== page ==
Racing – Le Mans Series – Monza - History In The Park
The Le Mans
Series prides itself on visiting the classic tracks of Europe and,
in the case of Monza, never was a truer statement made.
But the Grand
Prix circuit is only part of that story: lurking deep in the royal
park is another part of Monza folklore, the extraordinary banked
circuit that was last used back in 1969.
difficult sight to explain to anyone who hasn’t seen it.
visitors the closest parallel is the banked Brooklands circuit,
which was hacked to pieces rather than preserved, and whilst the
flavour of the old circuit remains (with some surviving chunks of
banking) the circuit as a whole is a fading memory.
is a completely different kettle of fish and in the trees of the
royal Parco di Monza lurks a simply incredible sight.
It draws motorsport
enthusiasts like moths to a flame and there is nobody more enthusiastic
than a racing driver with a sense of history.
took absolutely no powers of persuasion whatsoever to encourage
Embassy Racing’s dynamic duo Warren Hughes and Neil Cunningham,
while at the circuit for the opening LMS event, to join the dsc
boys on a walk in the woods to see Europe’s last remaining
monument to the early years of motorsport.
Walking up the
inside of the front straight you soon reach the Prima Variante,
the first chicane. Walk along the line of the fence on the outside
and you soon find yourself in a motorsport landscape generations
away from the gravel traps and chicanery (literally and metaphorically)
of the 21st century scene.
are a lot of ghosts here,” says Neil Cunningham as he looks
at the incredible sight of a totally complete banked turn (the northern
banking) disappearing into the distance as it curves around to the
wrong either, Campari, Borzacchini and Czaykowski all lost their
lives here (albeit on the opposite (South) curve in 1933. Wolfgang
von Trips too lost his life close by in the 1961 Grand Prix (together
with ten spectators), an accident that brought down the curtain
on Formula One cars using the banked circuit.
The scale and
condition of the track is astonishing and despite some patching
and some exposed reinforcing rods showing through the gently crumbling
original concrete, this is a remarkably complete monument to motorsport
from a bygone era.
Both of the
Embassy boys went almost instantly from chatty and engaged to quiet
and thoughtful. This is a place where time has stood still and there
is atmosphere that can almost be tasted.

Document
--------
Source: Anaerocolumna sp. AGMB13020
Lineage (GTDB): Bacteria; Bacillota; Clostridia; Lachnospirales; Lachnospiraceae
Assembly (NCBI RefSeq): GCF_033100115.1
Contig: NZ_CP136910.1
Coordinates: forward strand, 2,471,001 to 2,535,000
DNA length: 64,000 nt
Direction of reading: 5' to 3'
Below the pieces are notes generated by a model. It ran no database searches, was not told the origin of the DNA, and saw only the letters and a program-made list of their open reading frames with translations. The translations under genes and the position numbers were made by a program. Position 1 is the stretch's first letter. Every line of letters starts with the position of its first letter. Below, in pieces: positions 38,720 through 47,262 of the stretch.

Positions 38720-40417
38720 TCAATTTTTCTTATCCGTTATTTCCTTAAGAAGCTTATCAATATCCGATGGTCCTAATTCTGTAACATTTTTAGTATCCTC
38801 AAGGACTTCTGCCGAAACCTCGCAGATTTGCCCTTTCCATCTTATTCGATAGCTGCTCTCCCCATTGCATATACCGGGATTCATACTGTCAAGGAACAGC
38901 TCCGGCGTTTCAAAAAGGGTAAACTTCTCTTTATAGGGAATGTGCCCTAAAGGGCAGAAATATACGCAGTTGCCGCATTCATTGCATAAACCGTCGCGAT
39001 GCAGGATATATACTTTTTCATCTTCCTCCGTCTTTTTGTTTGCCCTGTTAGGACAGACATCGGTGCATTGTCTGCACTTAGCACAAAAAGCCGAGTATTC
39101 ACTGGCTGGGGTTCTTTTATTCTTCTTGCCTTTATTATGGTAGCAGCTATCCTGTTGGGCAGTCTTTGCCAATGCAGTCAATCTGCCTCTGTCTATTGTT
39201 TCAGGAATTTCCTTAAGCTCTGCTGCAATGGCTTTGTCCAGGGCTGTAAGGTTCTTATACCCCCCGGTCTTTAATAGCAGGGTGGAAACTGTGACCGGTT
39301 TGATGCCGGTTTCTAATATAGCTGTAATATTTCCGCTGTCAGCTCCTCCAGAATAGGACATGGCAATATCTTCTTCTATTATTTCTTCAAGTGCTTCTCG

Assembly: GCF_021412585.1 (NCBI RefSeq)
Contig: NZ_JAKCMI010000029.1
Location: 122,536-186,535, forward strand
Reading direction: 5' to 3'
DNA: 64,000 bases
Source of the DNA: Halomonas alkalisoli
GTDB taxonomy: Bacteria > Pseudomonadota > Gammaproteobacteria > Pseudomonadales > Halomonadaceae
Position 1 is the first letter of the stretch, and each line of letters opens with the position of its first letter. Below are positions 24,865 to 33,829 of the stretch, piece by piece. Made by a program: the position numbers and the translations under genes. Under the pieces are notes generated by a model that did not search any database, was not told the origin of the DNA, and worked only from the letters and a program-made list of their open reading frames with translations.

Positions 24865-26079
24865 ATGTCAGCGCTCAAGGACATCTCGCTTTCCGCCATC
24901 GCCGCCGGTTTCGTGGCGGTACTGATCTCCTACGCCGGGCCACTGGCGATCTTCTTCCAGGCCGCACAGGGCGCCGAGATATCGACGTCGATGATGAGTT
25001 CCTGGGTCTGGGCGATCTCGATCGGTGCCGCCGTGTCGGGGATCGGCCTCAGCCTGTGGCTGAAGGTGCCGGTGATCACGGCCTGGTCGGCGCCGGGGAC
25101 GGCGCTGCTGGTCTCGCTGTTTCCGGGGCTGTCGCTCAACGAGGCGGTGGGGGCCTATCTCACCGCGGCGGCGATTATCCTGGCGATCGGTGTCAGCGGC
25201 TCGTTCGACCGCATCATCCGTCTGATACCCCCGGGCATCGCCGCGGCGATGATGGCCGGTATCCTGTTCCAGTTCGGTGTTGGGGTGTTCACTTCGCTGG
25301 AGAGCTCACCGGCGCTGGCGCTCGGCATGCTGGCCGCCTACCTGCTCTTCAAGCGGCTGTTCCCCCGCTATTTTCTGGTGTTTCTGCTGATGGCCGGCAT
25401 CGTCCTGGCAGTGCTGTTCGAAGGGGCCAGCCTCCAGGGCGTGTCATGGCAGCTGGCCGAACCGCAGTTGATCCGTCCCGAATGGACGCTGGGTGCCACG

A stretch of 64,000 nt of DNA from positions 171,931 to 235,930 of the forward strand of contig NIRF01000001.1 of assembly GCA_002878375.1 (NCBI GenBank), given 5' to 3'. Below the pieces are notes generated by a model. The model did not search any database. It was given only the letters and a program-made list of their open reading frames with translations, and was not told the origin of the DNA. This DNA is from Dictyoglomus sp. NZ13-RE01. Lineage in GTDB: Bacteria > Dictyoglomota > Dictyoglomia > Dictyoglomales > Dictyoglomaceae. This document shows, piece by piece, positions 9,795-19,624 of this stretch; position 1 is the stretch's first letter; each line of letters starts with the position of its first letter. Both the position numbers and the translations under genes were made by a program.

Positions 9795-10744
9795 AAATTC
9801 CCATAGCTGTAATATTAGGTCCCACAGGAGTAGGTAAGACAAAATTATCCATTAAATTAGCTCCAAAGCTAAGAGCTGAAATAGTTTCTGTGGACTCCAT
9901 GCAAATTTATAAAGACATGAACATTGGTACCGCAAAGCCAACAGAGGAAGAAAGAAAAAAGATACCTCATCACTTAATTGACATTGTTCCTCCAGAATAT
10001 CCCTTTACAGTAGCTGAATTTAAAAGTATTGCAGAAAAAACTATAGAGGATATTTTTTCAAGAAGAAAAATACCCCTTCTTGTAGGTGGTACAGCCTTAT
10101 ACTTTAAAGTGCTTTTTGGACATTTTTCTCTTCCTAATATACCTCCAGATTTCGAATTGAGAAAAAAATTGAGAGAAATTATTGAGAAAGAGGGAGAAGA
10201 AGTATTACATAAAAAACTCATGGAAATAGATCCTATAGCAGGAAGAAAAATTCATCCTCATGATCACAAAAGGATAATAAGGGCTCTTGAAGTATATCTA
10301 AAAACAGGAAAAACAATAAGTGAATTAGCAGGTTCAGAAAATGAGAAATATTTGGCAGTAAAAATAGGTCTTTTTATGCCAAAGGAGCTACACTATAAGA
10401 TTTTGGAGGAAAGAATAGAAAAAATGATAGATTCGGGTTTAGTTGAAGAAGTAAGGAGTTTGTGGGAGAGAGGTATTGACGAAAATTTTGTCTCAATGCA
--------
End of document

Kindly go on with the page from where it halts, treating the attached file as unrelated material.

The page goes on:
is amazing isn’t it?” says Warren Hughes, but you can
almost see the racing driver in him emerging again, working out
how yesterday’s heroes found the fastest way around what must
have been a daunting circuit.
stop here in 1961 though, sportscars continued until the end of
that decade. The final major sportscar race to use the banking was
the 1969 1000 Kms. That race was won by Jo Siffert & Brian Redman
in a Porsche 908 at an average speed of 206.342 Kph. Compare that
with this year’s winning Peugeot 908 Hdi FAP which covered
the same distance at an average speed of 200.876 kph – progress
The 4.5 km banked
oval was completed in 1922 and formed part of a complex including
a 5.5 kilometre road course, which is largely the basis for the
circuit still in use. Both circuits were used in combined format
for major races (including Grands Prix) leading to the odd concept
of cars passing the start finish straight twice on the same lap.
Now though the
banking has been claimed by sightseeing race fans and daredevil
picnickers, with adults and children alike unable to resist the
magnetic attraction of the very top of the banking.
Steep? I should
say so. It takes commitment to get to the top, so pronounced is
the angle of the banking, and once you do reach the top it takes
strong arms to hang on. Let go and a nasty tumble is almost inevitable.
Rockingham and Daytona eat your hearts out, this ladies and gentlemen
is the real deal.
The brave run
all the way down, the stupid try to slow themselves too quickly
and end up regretting it instantly and the rest (including yours
truly and Warren Hughes) take the option of a low shuffle which
trades off dignity for added safety. Safety isn’t something
that came naturally when this place was in its heyday!
To have modern
sportscars racing here would be unimaginable, the margin for error
is minute, the consequences enormous.
turned to the future of this extraordinary relic, with opinions
divided between returning part of it to some form of motorsport
related use through to allowing it to return gently to nature in
the middle of the only royal park in the world that reverberates
to the sound of racing engines.
thing about the Monza banking though is that even when the cars
aren’t lapping on the modern circuit – if you close
your eyes you can still hear the scream of racing engines.